Legal Writing 201: Writing for the Real World
by Amanda E. Schlager
In most ABA-approved law schools, “Legal Research and Writing” is a class that gives far more work than credits and is typically a law student’s first exposure to one of the most important skills they will need as an attorney: writing. Most legal writing classes cover the basics—memos, motions, and briefs. When I was in law school, our textbook was Legal Writing and Analysis, by Linda H. Edwards. This book has been referred to as the “Legal Writing Bible” and I still have it on my shelf and refer to it often. So, the question I had as a young associate was, if we’ve taken a class on legal writing and have a reference that serves as a reminder after school, what more is there to learn about legal writing in life after law school? Sadly, as I have recently learned, the answer is everything.
If you work for the government or a small to mid-size firm, the odds are good that you will get to write a motion or brief within your first year or two. If you work for the government, it may be as soon as your first day so your learning curve is even steeper. (If you work for a large Am Law 50 firm, you should put this away and read it in six years when you’re done doing document review.)
Recently, as a first-year associate at a mid-sized firm, I was asked to write a reply brief for the Superior Court of New Jersey. As a first-year, the first thing I did was email my mother (so she could brag) and next I emailed my friends at bigger law firms (so I could brag). The next thing I did was go directly to my Bible, the Edwards book. I flipped to the section on motions, looked at the formatting and read a general review, and sat down to write.
In writing my reply, I began by reading the motion submitted by opposing counsel, a local New Jersey firm. I was instantly horrified—opposing counsel had written a letter memo to the judge! There was no formatting, there were no headings … there were barely any cases cited! My first reaction was, “Are they kidding?” In my next meeting with the assigning partner, I mentioned opposing counsel’s lack of formatting and asked what format I should use when writing my brief. My jaw dropped when he suggested the same format. When I mentioned that I had planned on using the format I learned in law school, he laughed and told me that the way they taught us to write in law school was not necessarily the way we should write for a judge or even a memo for a partner. We spent the next twenty minutes talking about the issues and what the feel of the brief should be—the feel would dictate the organization and formatting.
When I returned to my desk and sat down to write, I felt disoriented and unsettled. I looked at my Bible and realized it was no longer the safety net I could always fall back on. It would not always provide me with a nice little format in which I could plug-and-chug my writing. And it was not going to be the answer for every writing assignment I was given.
So what is “Legal Writing 201”? It’s a class on adaptation and growth. It’s the writing skills that we, as newly licensed lawyers, must unlearn before we can learn how to be TRUE legal writers. It’s the questions you ask a partner before you start writing—what formatting does he or she prefer? What format and style does the judge in your case like? At times, you may feel uncomfortable asking a partner these questions. As young associates, we are often afraid to ask questions for fear of looking ignorant. But as one partner at my firm told me, “As associates, you are ignorant. You can only cure that by asking questions.”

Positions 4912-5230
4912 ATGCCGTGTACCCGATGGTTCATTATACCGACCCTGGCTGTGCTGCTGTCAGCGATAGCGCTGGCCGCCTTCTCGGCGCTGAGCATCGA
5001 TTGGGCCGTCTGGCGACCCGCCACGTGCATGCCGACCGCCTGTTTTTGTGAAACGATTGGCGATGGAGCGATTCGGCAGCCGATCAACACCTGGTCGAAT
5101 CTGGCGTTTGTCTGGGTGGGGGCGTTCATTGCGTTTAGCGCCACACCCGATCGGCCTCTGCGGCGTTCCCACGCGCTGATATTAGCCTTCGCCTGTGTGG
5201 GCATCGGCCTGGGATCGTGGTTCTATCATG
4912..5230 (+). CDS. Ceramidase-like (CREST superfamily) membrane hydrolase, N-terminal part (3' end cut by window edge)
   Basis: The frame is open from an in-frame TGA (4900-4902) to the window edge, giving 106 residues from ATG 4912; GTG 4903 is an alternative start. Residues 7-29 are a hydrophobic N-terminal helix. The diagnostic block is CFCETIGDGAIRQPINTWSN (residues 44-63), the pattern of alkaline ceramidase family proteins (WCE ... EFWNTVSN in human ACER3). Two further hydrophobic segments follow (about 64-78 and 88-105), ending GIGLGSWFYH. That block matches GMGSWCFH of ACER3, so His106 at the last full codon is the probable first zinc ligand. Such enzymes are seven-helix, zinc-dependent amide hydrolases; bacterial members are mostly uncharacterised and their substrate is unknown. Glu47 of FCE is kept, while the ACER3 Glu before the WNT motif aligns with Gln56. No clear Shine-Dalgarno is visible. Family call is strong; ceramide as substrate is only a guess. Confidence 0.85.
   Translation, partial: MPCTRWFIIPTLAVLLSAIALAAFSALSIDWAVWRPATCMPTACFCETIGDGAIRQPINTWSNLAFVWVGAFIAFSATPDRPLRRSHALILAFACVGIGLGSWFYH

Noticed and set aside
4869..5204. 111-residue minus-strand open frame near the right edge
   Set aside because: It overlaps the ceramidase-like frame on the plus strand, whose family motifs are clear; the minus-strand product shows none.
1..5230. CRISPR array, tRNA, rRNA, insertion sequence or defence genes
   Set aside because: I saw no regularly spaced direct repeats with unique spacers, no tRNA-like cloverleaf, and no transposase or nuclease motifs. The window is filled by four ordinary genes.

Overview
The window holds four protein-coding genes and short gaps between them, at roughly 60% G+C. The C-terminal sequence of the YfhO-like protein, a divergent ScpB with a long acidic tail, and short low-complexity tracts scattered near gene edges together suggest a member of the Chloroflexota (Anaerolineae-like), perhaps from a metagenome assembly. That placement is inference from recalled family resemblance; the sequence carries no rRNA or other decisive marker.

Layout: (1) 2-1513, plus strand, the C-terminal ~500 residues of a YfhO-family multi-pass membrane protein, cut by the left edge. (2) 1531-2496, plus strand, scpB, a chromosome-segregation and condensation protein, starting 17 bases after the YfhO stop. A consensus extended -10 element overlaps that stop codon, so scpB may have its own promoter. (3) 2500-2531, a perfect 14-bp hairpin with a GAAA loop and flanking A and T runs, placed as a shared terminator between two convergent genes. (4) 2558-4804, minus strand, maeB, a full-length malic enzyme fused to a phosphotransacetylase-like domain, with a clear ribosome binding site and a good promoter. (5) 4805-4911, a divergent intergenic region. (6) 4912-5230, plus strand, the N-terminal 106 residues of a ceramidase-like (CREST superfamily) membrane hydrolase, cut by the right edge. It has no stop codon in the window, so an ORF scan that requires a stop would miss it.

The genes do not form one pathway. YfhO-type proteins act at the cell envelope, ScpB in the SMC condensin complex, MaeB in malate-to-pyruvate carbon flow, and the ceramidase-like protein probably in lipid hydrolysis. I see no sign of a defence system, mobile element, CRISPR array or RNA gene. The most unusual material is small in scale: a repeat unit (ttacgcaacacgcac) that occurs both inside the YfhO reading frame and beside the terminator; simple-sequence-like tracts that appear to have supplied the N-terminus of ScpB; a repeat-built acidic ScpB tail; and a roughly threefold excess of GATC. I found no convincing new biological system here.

Should you ask a partner if she likes two spaces after every period? That may be a bit too detailed for a first draft and if she likes two spaces, she’ll tell you to do that in your revision. When it comes to revisions, young associates, myself included, feel that the drafts we turn in to a partner or senior associate must be perfect. We take red marks on a draft as a personal critique that we didn’t write well enough the first time.
The first memo I submitted to a major litigation partner was unrecognizable by the time it was sent to the client. I lay awake that night, quaking with fear that he would never ask me to write something for him again; the next day he told me I had done a good job. I was shocked—he had changed almost everything that I had written!
His response: “You only get better by learning what not to do. It’s a partner’s job to butcher what you do. It’s your job to learn from it.” So where do you go for “Legal Writing 201”? To the red marks. To the critiques. To the criticism and the comments. These are the places where we become better writers. Now, that’s not to say that all partners will give us valuable long-term advice. Some partners have distinct styles and as we become more senior associates, we will have more leeway in keeping our own style over theirs. However, as a young associate, it’s pretty much their way or the highway so it’s a good practice to write how your audience wants to read –whether it be a partner or a judge.
Tomorrow, a partner or senior attorney may come in and ask you to write a memo or a brief and your natural inclination may be to panic. But I’m hoping that if you’ve read this article, you’ll take a deep breath, look the partner in the eye, and ask some pertinent questions as to what he or she wants. My guess is that they’ll be impressed and willingly answer your questions in order to save time on revisions you would just have to do later. So good luck in “Legal Writing 201” and remember, red ink is good ink.
Amanda E. Schlager is an associate in the Health Care and Life Sciences Practice at the Washington, DC, office of Epstein Becker & Green, PC. Her practice focuses on litigation, fraud and abuse, and general health regulatory advice to health care entities.